How does SEO work?

It’s fascinating to see how SEO is discussed outside of the website design world. Especially with people looking for a new website, requests like “Must have SEO” are common. But is SEO something you can simply “have?” How does SEO actually work?

Is SEO a magic bullet?

For people unfamiliar with website design, it seems like the expectations for SEO work something like this:

  • Someone desires to “have” SEO on a website.
  • A website designer clicks a button to “add” or “turn on” SEO for the site.
  • The website ranks #1 in Google searches and drives tons of traffic to a website.

This couldn’t be further from the truth. There is no toggle or button to “add” SEO to a website. And aside from paying for ads, there’s not a way to instantly get to the top of Google searches.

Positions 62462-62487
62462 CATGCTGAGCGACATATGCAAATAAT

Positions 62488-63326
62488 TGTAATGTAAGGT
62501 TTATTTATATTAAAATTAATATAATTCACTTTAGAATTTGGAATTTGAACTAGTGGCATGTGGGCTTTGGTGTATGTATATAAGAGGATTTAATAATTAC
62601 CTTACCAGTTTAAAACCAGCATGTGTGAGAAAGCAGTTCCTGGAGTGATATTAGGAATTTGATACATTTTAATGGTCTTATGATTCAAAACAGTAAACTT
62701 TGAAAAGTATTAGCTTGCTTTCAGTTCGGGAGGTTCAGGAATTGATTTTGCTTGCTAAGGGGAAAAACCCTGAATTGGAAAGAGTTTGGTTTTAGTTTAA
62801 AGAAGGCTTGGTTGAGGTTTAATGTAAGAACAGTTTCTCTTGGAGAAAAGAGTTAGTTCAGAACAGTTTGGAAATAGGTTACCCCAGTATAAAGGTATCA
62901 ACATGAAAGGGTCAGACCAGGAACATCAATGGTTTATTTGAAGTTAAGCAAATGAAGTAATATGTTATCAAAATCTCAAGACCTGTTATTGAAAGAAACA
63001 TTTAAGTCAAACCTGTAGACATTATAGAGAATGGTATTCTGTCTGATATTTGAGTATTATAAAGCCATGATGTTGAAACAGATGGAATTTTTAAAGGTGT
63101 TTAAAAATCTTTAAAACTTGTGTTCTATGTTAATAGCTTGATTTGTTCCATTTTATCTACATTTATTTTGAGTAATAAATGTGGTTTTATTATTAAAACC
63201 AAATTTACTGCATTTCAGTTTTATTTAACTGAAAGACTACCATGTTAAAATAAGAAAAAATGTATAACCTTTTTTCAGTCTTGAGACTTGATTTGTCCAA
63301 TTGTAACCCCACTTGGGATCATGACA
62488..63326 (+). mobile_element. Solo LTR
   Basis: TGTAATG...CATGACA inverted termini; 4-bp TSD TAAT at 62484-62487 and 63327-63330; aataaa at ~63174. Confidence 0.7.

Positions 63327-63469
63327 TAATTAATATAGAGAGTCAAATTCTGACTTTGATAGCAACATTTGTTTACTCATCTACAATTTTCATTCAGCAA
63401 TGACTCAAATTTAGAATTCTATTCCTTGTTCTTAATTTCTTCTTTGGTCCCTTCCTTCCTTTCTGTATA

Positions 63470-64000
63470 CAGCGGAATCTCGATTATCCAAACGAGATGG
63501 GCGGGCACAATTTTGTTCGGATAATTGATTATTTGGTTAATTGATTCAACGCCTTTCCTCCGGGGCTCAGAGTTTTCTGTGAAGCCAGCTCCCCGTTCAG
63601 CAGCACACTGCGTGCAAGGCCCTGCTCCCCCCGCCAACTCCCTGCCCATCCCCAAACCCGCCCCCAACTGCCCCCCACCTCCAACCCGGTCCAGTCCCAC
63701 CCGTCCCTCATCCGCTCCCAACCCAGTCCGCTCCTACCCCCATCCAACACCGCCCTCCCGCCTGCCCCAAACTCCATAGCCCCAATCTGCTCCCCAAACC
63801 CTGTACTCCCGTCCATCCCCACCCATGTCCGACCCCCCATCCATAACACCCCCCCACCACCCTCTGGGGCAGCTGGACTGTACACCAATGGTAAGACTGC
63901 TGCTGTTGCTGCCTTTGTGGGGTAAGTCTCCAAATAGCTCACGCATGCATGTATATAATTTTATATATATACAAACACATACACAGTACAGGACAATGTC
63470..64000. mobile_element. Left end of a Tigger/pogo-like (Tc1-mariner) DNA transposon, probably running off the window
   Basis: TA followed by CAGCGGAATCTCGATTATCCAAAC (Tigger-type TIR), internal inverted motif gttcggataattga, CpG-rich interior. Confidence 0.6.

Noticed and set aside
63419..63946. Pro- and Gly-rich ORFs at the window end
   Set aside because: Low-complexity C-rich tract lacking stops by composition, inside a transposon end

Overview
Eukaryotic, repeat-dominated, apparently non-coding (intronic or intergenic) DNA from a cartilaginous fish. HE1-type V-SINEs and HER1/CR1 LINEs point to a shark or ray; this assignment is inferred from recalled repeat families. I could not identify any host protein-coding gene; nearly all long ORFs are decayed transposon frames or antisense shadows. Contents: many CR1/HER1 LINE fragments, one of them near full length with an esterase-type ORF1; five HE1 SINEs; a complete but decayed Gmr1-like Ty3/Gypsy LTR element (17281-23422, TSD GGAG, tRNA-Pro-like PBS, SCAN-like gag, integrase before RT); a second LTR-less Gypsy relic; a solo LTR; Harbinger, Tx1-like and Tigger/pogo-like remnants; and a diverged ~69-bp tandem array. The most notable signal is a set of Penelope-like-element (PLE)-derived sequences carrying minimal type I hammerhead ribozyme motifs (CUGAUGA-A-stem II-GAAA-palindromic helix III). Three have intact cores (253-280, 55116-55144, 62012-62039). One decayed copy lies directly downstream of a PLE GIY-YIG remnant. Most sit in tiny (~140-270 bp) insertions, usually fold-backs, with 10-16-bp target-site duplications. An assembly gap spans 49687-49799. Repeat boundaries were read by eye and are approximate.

How does SEO really work?

SEO’s reality is a lot less exciting than the above hypothetical magic formula. It really works like this:

  • When writing content on a website, the website owner uses language to accurately describe what the website is about.
  • Over time, Google tracks where people go to get information on particular topics. Of course this means that other sources of traffic (like links from other websites) help boost search results. This is known as backlinking, and is one of the biggest keys to what Google calls “authority,” one of the main factors in SEO rankings. You can read more about backlinking and authority here.
  • When Google (or any other search engine) determines that a particular website is a useful destination for searches on that topic, it elevates that link in its search results.

As we’ve said before, Google’s primary goal is accuracy. While we can offer tips to better optimize your website for search engines, there is no golden ticket to a #1 ranking. Remember, when everyone follows the same rules, content is key to a good search ranking. While this truth doesn’t make for an exciting headline, it’s better to understand how SEO really works than spend time searching for a magic solution that unfortunately doesn’t exist.